Several events occurred in Tidewater in 2012 that made the news. From January to December, there was a wide range of stories about people in the community who came together to help others along with a few stories that were heartbreaking. The Southampton County Public School Superintendent retired in January, leaving the door open for two other people who were qualified to accept the position. Residents learned in January that they wouldn’t receive as many tax benefits from a construction project as they had hoped to see.
Calvin Taylor learned that he would spend nine years in prison after robbing someone and holding a knife to an 87-year-old man. Lundyn Flythe was the first baby born in 2012. Even though she was born 11 days after the new years started, her parents received numerous gifts as a way to welcome her to the community. Almost 200 people took part in a march for Dr. Martin Luther King Jr. on January 18. At least five men sentenced for their roles in a drug ring that was disbanded in July of 2011.
In February, hunters decided that they wouldn’t hunt on Sundays. However, they were waiting for a ban to be lifted in the state before making a final decision. The Boykins sewer treatment plant workers received word that officials would likely borrow over $800,000 in order to make updates to the facility.
The month of March started with a meth lab being discovered and busted up along with those who were operating the lab arrested and taken to jail. A Zuni woman was found dead, but officials don’t believe that any type of foul play was involved in her death. On March 14, officials asked that electric rates not to be raised in order to pay for a loss related to a fund that the city monitors.
In April, Taylor Vick learned that she won the title of Miss Teen Virginia. Even after officials requested that electric rates wouldn’t be increased, residents in the town learned that they would have to pay more money for their electric bills in order for a $1 million deficit to be paid off.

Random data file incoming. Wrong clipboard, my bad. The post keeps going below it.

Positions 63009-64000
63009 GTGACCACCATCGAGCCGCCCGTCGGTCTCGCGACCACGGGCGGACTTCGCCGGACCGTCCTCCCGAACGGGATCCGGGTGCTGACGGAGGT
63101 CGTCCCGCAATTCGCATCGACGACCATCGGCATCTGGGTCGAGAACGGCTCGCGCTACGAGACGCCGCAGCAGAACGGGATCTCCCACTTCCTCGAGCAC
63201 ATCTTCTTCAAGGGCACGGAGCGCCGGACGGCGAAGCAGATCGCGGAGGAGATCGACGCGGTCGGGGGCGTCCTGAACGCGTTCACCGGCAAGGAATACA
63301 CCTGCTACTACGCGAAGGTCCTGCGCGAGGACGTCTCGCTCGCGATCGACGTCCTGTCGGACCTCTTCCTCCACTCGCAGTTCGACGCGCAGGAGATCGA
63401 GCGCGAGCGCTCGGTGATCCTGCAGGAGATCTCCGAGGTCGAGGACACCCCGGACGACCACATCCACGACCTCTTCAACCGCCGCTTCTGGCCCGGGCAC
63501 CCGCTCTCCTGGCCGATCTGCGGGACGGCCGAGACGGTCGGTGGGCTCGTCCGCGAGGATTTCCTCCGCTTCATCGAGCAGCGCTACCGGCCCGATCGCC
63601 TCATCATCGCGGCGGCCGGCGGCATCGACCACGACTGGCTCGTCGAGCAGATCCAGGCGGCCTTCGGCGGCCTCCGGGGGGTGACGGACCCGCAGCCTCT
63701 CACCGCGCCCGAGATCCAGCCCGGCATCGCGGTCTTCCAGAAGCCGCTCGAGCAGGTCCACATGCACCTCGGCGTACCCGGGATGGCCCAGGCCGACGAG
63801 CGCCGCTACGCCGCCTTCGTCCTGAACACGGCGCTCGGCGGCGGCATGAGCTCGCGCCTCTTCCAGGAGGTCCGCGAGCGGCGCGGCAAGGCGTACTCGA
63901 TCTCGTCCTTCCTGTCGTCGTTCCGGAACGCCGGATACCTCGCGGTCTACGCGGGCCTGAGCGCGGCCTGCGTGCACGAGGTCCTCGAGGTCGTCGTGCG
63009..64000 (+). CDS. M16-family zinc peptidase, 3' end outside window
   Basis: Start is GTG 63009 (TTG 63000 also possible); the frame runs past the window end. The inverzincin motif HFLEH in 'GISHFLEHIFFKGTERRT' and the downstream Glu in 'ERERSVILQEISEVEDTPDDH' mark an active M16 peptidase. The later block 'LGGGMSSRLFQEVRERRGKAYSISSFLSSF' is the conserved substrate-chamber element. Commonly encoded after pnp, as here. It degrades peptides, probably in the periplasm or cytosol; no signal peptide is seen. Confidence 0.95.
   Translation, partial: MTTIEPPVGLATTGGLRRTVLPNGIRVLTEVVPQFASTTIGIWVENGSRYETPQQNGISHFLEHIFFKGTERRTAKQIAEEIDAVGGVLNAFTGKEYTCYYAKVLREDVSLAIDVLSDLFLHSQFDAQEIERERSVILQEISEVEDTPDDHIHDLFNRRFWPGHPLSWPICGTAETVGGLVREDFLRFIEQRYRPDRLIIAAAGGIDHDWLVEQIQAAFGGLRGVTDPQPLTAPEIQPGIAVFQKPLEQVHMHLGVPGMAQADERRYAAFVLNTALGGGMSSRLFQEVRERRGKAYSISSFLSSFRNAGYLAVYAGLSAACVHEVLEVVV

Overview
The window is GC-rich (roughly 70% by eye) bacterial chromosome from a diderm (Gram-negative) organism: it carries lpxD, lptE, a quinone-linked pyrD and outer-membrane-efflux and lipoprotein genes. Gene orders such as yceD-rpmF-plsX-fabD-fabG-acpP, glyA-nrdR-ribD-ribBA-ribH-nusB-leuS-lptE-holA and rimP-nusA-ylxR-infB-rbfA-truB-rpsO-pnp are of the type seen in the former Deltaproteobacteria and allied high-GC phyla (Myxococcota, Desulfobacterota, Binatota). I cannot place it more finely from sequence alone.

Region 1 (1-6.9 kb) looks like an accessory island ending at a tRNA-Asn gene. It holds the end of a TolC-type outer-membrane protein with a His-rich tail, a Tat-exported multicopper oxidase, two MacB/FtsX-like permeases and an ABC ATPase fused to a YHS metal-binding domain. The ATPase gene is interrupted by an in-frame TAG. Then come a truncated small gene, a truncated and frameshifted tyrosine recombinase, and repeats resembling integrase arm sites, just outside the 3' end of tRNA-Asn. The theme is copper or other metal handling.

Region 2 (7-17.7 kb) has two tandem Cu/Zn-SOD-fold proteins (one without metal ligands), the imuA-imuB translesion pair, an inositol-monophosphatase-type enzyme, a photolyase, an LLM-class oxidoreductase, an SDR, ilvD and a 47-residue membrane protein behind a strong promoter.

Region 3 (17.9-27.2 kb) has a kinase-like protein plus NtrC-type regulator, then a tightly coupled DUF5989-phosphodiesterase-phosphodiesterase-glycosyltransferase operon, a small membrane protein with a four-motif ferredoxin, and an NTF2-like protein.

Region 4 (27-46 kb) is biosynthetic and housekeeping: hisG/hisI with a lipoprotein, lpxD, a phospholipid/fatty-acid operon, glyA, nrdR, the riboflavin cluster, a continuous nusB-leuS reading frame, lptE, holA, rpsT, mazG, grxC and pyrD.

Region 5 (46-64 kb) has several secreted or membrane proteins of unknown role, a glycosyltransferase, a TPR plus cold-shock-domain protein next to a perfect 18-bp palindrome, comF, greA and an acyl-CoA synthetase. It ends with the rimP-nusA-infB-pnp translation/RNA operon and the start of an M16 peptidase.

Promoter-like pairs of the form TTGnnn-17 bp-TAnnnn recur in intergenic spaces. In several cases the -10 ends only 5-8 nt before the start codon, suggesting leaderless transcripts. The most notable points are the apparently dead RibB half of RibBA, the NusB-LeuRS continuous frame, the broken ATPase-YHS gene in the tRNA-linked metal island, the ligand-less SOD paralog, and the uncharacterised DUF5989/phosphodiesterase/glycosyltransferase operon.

Jay Joyner was arrested in May after he killed his father and his stepmother. After six puppies were removed from a home, all of them died only a short time later. It is believed that they had Parvo. The $52 billion budget for Franklin County was released in May and included an increase in real estate taxes as a way for the county to make more money for essential needs. Test scores for writing in the county ranged from an 86 to a 96 with many students scoring above average in schools across the county. The end of May involved a daycare owner being arrested after officials learned that children were being put in a room alone because they misbehaved. The owner wasn’t able to give officials copies of background checks for workers or information about classes that workers had taken before working in the daycare center.
Benjamin Holland turned 100 in June. David Witt retired after being with the school system for 43 years. Graduation ceremonies were held at schools across the county and at Armory Field. In August, residents learned that the Children’s Center would add several more jobs as a way to upgrade the Head Start program for low-income families. New middle schools were built in September, and the City Council decided in December to restructure the county’s debt in order to provide some type of relief for taxpayers. The year ended on a good note as residents learned that US Route 460 would be built in the future as a way to connect Suffolk to Petersburg.
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